No More Yelling
The quiet home uses quiet discipline. Discipline-meaning “teaching”-is a small but important part of childrearing. While helping children to operate within the world of boundaries and limitations, it also leads to character refinement and emotional health. The disciplined child knows when to stop an activity, where to draw a line and how to cooperate in a graceful and pleasing manner. Such a child is easier to like and even to love. As a result, the well-disciplined youngster enjoys a more positive relationship with parents, teachers and peers.
Quiet discipline is the art of guiding children with respect and dignity. It models self-control even as it teaches the same trait. The quiet disciplinarian remains adult, caring, firm and reasonable. He or she greets the limit-testing child with patience and a good plan. Limit-testing, a necessary developmental task, helps children and teenagers learn about social relationships, the physical world, cultural standards and religious values. Kids need to know whether or not they can punch each other, use bad language, eat with their hands, neglect their chores, steal or engage in any other kind of activity. Parental instruction helps them learn about life, as does the parental model. However, personal experience is the most powerful teacher. Sure Mom says that bed-time is 8:30. But is it really? In order to find out, normal youngsters experiment. What happens when they stay up beyond the so-called limit? Discipline provides that answer.
The Basics of Quiet Discipline
While it is necessary to teach children, it is completely unnecessary to shout at them (unless, of course, they are hard of hearing). Parents must convey the seriousness of their requests in a quiet manner that recognizes their own personal dignity and that of their children. This means they must not turn red in the face, stamp their feet, foam at the mouth and scream at the top of their lungs! They must simply ask the child to do or to refrain from doing a specific task at hand. The key, however, is to never ask more than two times. Asking more than twice almost inevitably leads to parental frustration and from there, to a show of parental anger. When anger is used as a discipline tool, there can be serious negative consequences for the parent-child relationship and the development of the child.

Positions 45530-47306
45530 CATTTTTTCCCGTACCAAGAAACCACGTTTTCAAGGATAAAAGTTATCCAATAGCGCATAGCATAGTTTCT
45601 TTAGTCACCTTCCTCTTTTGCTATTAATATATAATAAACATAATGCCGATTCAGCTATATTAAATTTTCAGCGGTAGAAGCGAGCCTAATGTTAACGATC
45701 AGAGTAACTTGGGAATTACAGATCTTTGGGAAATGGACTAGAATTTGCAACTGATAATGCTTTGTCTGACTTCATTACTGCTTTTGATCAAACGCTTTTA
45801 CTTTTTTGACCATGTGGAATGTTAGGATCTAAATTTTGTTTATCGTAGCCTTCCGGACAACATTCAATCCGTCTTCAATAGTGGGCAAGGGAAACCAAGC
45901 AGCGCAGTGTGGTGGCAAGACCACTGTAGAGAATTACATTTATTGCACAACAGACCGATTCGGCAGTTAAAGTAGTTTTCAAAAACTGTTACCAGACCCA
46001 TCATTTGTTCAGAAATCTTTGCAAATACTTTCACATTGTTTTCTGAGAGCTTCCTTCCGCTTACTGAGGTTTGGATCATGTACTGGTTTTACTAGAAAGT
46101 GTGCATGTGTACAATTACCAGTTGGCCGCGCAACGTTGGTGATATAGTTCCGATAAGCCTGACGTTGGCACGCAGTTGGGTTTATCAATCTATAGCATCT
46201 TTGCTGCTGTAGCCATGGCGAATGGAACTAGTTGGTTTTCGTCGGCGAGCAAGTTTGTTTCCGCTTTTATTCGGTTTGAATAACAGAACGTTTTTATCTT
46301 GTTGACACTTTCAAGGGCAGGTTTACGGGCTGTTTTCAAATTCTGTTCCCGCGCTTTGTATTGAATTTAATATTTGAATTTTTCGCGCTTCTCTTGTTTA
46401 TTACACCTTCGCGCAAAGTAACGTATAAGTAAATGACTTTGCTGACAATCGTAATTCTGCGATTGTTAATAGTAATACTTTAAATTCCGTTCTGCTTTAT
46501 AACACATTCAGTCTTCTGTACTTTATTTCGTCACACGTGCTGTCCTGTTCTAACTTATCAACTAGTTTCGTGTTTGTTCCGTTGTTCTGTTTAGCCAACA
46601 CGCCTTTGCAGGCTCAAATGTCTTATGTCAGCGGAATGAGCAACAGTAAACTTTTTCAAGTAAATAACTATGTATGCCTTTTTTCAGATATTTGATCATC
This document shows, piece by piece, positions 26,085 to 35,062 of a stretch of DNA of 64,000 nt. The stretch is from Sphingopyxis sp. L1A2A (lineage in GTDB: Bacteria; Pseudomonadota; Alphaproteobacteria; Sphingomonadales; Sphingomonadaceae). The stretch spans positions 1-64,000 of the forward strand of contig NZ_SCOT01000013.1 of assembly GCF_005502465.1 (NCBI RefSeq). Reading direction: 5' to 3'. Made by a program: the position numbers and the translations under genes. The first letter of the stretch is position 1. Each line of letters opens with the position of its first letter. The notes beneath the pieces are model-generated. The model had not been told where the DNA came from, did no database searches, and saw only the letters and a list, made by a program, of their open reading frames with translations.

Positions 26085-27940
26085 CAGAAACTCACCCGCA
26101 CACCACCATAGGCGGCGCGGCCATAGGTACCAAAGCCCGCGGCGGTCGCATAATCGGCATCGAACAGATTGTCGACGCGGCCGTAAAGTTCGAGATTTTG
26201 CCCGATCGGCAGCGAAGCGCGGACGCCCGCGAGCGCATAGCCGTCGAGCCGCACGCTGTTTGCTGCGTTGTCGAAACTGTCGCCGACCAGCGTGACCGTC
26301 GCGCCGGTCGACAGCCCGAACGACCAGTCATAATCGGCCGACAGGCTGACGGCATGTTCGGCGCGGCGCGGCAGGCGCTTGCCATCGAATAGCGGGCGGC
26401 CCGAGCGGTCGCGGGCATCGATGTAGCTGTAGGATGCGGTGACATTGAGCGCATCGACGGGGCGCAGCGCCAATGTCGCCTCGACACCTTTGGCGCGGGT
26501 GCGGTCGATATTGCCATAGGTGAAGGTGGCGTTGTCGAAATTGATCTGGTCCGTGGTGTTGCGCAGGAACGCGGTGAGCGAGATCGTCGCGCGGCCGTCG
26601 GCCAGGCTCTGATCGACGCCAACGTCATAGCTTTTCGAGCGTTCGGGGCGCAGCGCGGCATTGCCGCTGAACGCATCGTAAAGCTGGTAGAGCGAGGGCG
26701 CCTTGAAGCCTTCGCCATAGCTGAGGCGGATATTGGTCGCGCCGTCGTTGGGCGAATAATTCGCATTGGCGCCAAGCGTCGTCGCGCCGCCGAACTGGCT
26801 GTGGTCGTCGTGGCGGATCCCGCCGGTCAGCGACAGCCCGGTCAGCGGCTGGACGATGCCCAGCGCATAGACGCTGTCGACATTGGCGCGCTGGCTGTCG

Fortunately, it is easy to use the safe and quiet method of discipline known as the Two Times Rule (2X-Rule). For example, if parents want their child to go to bed at 8:30, they would ask the child to do so, using a pleasant and respectful tone of voice. Should the child fail to comply, the calm, mature and quiet parents simply ask a second time, now adding a choice. The child’s choice is to comply with the request or to pay the price of non-compliance-a “ticket.” A ticket is the price that non-compliant adults pay for failing to park in a legally designated area or for failing to drive within the legal speed limit. A ticket is the price a child pays for breaking the rules of the home.
The ticket disciplines both adult and children quietly and without fanfare. No yelling is necessary, no emotional rejection, no drama, no hysteria. The right-priced ticket is sufficiently annoying that people of all ages soon prefer to comply with the standards rather than pay the ticket. Although adults pay a cash value for their tickets, children pay with a wide range of tokens including removal of possessions, removal of privileges, time-out, addition of work and other annoying deterrents. Failure to pay the ticket results in “jail” level punishments for children, just as it does for adults. Learning how to implement the “ask only two times rule” (the 2X-Rule) and create ticket and jail level consequences is a must for parents who want to permanently remove anger from their parenting toolbox.